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‘Guys tried to corner me but I always escaped and told them there is no way’: guitarist Liona Boyd

Click to play video: 'Musician Liona Boyd says Weinstein case an example of how prevalent sexual harassment still is' Musician Liona Boyd says Weinstein case an example of how prevalent sexual harassment still is
WATCH: Musician Liona Boyd says Weinstein case an example of how prevalent sexual harassment still is – Oct 15, 2017

“The producer just said, ‘this is the deal, you sleep with me and then you get on the show.’”

It’s a haunting reality Liona Boyd faced for years during her career as a musician.

She says sexual harassment and abuse was prevalent in the ’70s and ’80s but no one talked about it.

In an interview with Global News, Boyd spoke openly about the many encounters, propositions and opportunities lost over sexual advances over the years. She writes about them in her first book, In My Own Key…  My Life In Love and Music.

One excerpt from the book reads:

“I felt furious at all the sleazy executives who related to me only as a single woman, and then remembered a New York lawyer taunting ‘Why do you need royalties? You’re a woman!’ Once again, a man in the music industry was trying to take advantage of his position of power. There had been too many times when business managers, agents, and producers dangled career offers before me while making suggestive overtures. Already I had forfeited television opportunities and concert bookings by withholding sexual favors. I had no doubt that had I stroked his puppies, or whatever else he had in mind, the executive would have assured my record distribution in Greece, but I was becoming tired of the games men play in their attempts at exploitation.”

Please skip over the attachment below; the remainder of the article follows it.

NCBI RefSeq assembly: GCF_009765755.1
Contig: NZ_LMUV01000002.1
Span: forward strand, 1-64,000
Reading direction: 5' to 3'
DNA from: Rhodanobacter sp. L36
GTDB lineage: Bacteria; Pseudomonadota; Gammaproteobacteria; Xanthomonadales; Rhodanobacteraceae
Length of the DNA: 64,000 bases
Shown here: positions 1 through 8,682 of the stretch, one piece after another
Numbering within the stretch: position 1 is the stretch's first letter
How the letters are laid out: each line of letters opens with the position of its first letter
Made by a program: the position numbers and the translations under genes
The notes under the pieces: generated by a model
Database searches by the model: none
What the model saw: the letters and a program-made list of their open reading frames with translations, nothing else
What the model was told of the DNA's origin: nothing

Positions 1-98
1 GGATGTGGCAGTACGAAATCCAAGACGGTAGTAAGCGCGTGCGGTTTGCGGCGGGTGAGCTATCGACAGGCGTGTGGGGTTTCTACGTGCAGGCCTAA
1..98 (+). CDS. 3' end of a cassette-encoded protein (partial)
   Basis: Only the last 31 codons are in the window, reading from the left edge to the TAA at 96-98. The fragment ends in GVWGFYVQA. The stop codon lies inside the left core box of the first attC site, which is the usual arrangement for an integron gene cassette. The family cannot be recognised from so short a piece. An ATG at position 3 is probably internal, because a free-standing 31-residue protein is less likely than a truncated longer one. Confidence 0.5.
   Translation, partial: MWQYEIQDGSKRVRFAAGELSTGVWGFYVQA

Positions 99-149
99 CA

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This was not just what she experienced while working in the U.S. Boyd says even while Europe, she was treated as a sexy, pretty thing, not as a professional musician who deserved respect and dignity like any man in her line of work. She recounts a time when she met with one French film director:

“A silver haired French film director struck up a conversation in the hotel lobby and claimed to know Alexandra Lagoya. ‘Would you join me for breakfast tomorrow, so we can discuss using your music for one of my films?’ he inquired. Always enjoying the chance to speak French, and ever hopeful for this type of opportunity, I agreed to meet him in the coffee shop. The next morning, he phoned to ask if I would come over to his hotel bungalow instead. ‘I have already ordered breakfast from room service,’ he insisted. As soon as I entered I realized I had made a mistake. A heavily perfumed monsieur, making what he had calculated to be a dramatic and irresistible impression in a black silk robe, lunged towards me in greeting while his lecherous hands slid below my waist. Angrily extricating myself I told him I was expecting a business meeting: he laughed sardonically ‘Cherie  you look so sexy when you are angry. Let me tame you, my gorgeous lioness.’ After a few barbed exchanges, I stormed out…”

Boyd told Global News sexual harassment and abuse exists everywhere, and women need to be aware. She says the Harvey Weinstein case is an example of how prevalent it still is today and says women need to stand together and “be on guard.”

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“It’s not just in the entertainment or in the music business… it still is a chauvinistic world in many ways. I was in the guitar world and it was all men,” Boyd said.

Boyd says in order to see change, men and boys need to be educated. She says men need to understand how this type of behavior affects women and how it defines them as men.

“They should know how harmful it is to us. I am sure we are not going to stop it altogether but women need to be on guard. I certainly was, the red flags went off,” she said. “But it’s not just in Hollywood, I had an experience in Toronto and nobody has come out and reported this particular person.”

But her strongest advice is to women and girls: telling them to watch for those red flags, stand together and speak out.

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